Tuesday, 28 May 2013

Living In His Solitary Cell - Life of Fr. Mettaos El-Suryani

Building his first solitary cell outside the ancient monastery’s walls:

As we have mentioned earlier, the first thing that struck Fr. Mettaos's eyes was the sight of the cells of the monastery attached to each other. He thought that they would be separated from each other, each one being isolated! He hoped very much for a solitary cell away from the other cells of the monasteries in order to live a life of solitude there. He hoped for calmness and silence and this idea persisted in his mind and he always thought about it for many years until the Lord has permitted it by His will.

In 1960, the late Bp. Theophilus demolished the old building for the cells that was near the ancient wall in order to build the new building for the cells, and at that time, the supervisor for this work was Monk Antonios El-Suryani (H.H. Pope Shenouda III, God grant him many years). Him [H.H.] and our beloved Hegomen Fr. Mettaos El-Suryani shared a strong bond of love and friendship. They stored
Fr. Antonios El-Suryani (The late H.H Pope Shenouda II)
that which has been reduced to rubble from the old building like stones, wood and what could be reused. It was used for building and creating a roof for our beloved Fr.  Mettaos’s solitary cell, of course after seeking the permission of H.G. Bp. Theophilus, abbot of the monastery.

In August, 1960, Fr. Mettaos began building his outer cell, and it is the first solitary cell built outside the walls of the ancient monastery and within the separate walls between Der El-Suryan and St. Bishoy’s Monastery. The work continued by simple and primitive means which were available in these days until it was completed and Fr. Mettaos took his abode therein.

Fr. Mettaos continued his work as sacristan for the church (located in the ancient monastery), despite his stay in his solitary cell outside the ancient monastery for a good period of time. He spent the day in the solitary cell and at sunset he returned to the monastery to take up his work in the church and then spent the night in his other cell within the ancient monastery to be able to pray the Midnight Prayers, the divine liturgy and then returned to his solitary cell and so on…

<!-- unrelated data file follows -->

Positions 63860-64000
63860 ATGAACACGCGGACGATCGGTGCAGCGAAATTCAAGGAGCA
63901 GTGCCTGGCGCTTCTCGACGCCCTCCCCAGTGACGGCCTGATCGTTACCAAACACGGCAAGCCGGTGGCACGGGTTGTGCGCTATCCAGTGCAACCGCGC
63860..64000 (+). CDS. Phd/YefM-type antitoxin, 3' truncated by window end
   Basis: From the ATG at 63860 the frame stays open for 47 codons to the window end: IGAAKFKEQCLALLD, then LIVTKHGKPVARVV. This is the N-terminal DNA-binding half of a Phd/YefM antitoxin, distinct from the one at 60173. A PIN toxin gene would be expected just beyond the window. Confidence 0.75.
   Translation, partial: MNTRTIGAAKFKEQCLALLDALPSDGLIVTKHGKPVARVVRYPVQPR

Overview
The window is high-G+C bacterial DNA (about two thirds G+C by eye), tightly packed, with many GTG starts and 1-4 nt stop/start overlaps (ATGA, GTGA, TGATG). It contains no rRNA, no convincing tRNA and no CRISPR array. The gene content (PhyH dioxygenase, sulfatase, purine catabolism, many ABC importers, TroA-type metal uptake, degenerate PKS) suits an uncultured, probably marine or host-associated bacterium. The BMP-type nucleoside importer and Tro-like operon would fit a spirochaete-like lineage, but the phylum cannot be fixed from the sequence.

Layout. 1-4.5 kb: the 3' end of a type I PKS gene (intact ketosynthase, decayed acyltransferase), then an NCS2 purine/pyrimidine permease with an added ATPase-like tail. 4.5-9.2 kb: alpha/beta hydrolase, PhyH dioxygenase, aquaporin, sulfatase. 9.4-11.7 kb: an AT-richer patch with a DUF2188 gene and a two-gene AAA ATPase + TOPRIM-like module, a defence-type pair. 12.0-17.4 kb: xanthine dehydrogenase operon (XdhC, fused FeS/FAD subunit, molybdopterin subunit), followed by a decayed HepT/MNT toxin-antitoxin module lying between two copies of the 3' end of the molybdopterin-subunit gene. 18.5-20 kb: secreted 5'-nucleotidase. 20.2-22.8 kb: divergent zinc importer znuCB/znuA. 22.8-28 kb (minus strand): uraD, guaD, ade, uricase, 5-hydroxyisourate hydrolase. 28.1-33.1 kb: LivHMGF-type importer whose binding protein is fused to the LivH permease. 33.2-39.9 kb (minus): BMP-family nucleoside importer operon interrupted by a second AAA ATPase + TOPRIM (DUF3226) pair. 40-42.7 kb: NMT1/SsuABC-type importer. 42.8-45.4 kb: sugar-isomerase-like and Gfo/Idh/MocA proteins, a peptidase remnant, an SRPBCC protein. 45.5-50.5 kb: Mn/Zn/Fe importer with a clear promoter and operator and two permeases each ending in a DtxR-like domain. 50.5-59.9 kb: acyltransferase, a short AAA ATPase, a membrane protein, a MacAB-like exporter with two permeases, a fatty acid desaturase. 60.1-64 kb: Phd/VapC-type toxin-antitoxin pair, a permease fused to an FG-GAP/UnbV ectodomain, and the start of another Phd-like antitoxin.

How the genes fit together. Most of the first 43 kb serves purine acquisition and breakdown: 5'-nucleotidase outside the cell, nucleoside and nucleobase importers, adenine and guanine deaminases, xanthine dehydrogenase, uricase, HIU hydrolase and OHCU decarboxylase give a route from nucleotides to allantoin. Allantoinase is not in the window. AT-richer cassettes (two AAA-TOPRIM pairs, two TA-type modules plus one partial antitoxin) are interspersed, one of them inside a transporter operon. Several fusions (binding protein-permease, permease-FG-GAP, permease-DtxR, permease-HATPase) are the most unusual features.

In order for his work to be compatible with his stay in the outer solitary cell, he left his work as sacristan for the church and began working in the bakery, for the monastery at the time baked bread once during the week on Saturday.

Fr. Mettaos took up his work in the bakery on Saturday so that he can attend Vespers and the communal liturgy with the Fathers on Sunday. Later, he would return to his outer solitary cell and would stay there until the next Saturday so that it would be possible for him to stay in the cell and in quiet.

Truly what was meant by divine revelation “
And the desire of the righteous will be granted.” (Proverbs 10:24).

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Monday, 13 May 2013

The Mystery of the Branches Abiding Firmly in the Vine - Fr. Matthew the Poor

The branch does not firmly abide in the vine from the outside but from inside. The secret lies in the sap, which flows from the vine to the branch--giving it growth, firmness, strength and fruit. It is from this perspective that the mystery of persons abiding in Christ is seen. The sap here is in the cup: wine turned into the true sap of Christ: his blood. Whoever is counted worthy in spirit to drink of Christ's blood, that blood runs in him just as the sap runs through the branch to give it strength to bear fruit. Such is the case that the Church counts Communion as part of Confirmation. In short, when the faithful partake of the mystery of the blood, they unite in Christ and become true members of his body on the same pattern as that of the branches on a vine. This is the pattern on which the true vine bearing the mystery of divine existence was formed; or, the holy people, one in Christ, bearing the mystery of the perpetual presence of God [in the world] through the Son.

With that, Christ would have fulfilled Yahweh's old plan, which has been thwarted because man's nature has become unqualified to be welded to God's nature and bear the title of son. It is obvious that the success of the plan was fulfilled on the basis of the Son of God's incarnation. This meant a condescension on God's part; for it was He who resolved to begin by Himself the process of welding His own nature to human nature. By so doing, He intended to qualify its owner to bear the title of "son" par excellence.

Fr. Matthew the Poor, The Titles of Christ, p. 200-201.